Writer: Michael J. Straczynski
Artist: Joe Quesada
Publisher: Marvel Comics
The first installment of Michael J. Straczynski’s final story arc on Amazing Spider-man was mostly a disappointment. But before I get into a review proper, I would just like to point out how insulting it is for Marvel’s marketing department to raise the price by $1 while all the while claiming the change never occurred.
They must think that long time readers are idiots who are either too stupid to look at the previous issues in their collection or not smart enough to figure out that their claim that the comic is “still only $3.99” is a nonsensical lie given the fact all the previous recent issues were priced at $2.99.
If you want to charge me an extra dollar for comics Marvel, don’t insult my intelligence by trying to make me think that’s the price I’ve been paying all along.
Readers are not treated to any extra pages for the price they pay, but are instead given a six page prose recap of Spidey’s long history adorned by artwork by the likes of Gil Kane, Lee Weeks and John Romita Jr. There’s also a few pages of sketches and a recap of all the various costumes used by Spidey over the years. I could have done without all these “extras” if it meant additional pages of story and artwork.
The story within the covers is mostly pedestrian which is disheartening considering how much hoopla has been associated with this new arc. A lot of what’s gone on before happens again with Peter desperately figuring out what he must do to try and save Aunt May.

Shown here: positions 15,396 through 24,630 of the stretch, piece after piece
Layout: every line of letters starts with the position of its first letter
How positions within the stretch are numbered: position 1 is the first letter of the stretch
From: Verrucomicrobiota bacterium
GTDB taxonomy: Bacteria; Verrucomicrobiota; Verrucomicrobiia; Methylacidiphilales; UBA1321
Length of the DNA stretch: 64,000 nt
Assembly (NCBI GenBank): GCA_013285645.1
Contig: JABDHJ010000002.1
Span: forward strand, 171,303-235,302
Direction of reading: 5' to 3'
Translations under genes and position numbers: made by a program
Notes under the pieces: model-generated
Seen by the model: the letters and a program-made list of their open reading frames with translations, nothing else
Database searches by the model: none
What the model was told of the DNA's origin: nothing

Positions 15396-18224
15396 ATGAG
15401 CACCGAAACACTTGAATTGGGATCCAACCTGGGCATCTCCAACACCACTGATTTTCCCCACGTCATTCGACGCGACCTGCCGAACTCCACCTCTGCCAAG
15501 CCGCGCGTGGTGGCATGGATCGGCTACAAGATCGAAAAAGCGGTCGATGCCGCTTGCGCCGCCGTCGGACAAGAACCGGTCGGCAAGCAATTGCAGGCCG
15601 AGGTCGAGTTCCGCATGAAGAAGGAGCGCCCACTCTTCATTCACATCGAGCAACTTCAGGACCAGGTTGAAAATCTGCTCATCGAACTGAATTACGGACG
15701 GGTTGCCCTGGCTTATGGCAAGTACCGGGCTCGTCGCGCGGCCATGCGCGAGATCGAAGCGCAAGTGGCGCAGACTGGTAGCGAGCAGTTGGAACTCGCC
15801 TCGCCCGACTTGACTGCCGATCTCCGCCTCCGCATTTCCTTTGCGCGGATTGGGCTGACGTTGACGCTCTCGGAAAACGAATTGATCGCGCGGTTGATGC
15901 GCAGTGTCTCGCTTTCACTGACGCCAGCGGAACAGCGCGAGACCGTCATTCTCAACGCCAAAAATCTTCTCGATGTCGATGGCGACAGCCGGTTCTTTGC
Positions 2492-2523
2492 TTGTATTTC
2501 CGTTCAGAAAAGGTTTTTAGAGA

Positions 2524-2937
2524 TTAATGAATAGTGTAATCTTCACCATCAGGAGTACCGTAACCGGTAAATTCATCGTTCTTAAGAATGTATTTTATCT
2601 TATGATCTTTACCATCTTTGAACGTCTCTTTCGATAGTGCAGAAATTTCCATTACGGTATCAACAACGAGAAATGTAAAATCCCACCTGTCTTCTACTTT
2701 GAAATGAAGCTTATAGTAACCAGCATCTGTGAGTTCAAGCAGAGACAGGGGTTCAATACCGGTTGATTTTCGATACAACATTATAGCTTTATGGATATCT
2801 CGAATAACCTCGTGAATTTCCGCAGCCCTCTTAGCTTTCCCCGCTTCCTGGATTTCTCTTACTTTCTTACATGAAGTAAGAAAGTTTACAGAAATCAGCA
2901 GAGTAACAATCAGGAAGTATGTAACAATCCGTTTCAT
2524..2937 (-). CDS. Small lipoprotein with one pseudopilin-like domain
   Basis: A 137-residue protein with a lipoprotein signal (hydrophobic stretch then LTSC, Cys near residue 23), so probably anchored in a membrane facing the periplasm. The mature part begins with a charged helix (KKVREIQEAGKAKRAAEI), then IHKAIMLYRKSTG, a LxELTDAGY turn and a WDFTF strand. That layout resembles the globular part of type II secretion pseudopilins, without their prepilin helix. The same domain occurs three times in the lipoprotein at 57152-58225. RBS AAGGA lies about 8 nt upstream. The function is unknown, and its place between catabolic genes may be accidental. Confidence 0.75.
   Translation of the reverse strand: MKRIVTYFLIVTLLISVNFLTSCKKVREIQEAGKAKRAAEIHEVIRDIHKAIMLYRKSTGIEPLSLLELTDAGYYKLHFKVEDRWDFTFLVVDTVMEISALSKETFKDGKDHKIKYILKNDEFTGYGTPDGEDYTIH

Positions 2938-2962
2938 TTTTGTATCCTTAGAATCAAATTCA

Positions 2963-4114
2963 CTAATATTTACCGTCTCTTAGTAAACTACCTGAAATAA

Although it is interesting to see Peter’s confrontation with Tony Stark, since the former blames the latter for Aunt May’s current condition, this is the only new development in the entire issue.
A greater sin is committed by the writer when he fails to include the detective incapacitated by Peter last issue and by not advancing the plot of the severe consequences to Peter’s law breaking actions. I realize this is only the first issue in this new arc, but by completely ignoring these subplots, Straczynski does not play off the sense of urgency which made the previous’ issue’s cliffhanger so effective.
I can’t make heads or tails of the cover either. While it is a nice homage to some of the covers from previous Spider-Man eras and an arresting visual treat, it doesn’t make much sense within the context of the story. Is Spidey being tangled by problems he’s created himself as represented by the webs? I think that’s what the artist was going for.
All and all, an average read in a title which has been blistering hot prior to this issue. It will be a major disappointment to fans who expected the supernatural aspects suggested by the story arc’s name would begin to materialize with this opening chapter. The appearance of Dr. Strange in the second installment of the series in Friendly Neighborhood Spider-Man #24 suggests these developments are still in the near future.
If there’s one redeeming aspect to this comic, I would say it is that Joe Quesada’s artwork isn’t bad. Though I had grown accustomed to the regular artist’s style on this tile, Quesada does a good job of rendering the Spider-Man cast and is adroit at rendering action sequences, even if his Peter Parker doesn’t resemble Peter in many of the book’s panels. The final two page spread featuring a Spider-Man webslinging in his red and blue costume doesn’t make that much sense given the fact no reason was given to ditch the black suit. But then again, his reason to wear the black and white costume was also flimsy at best.
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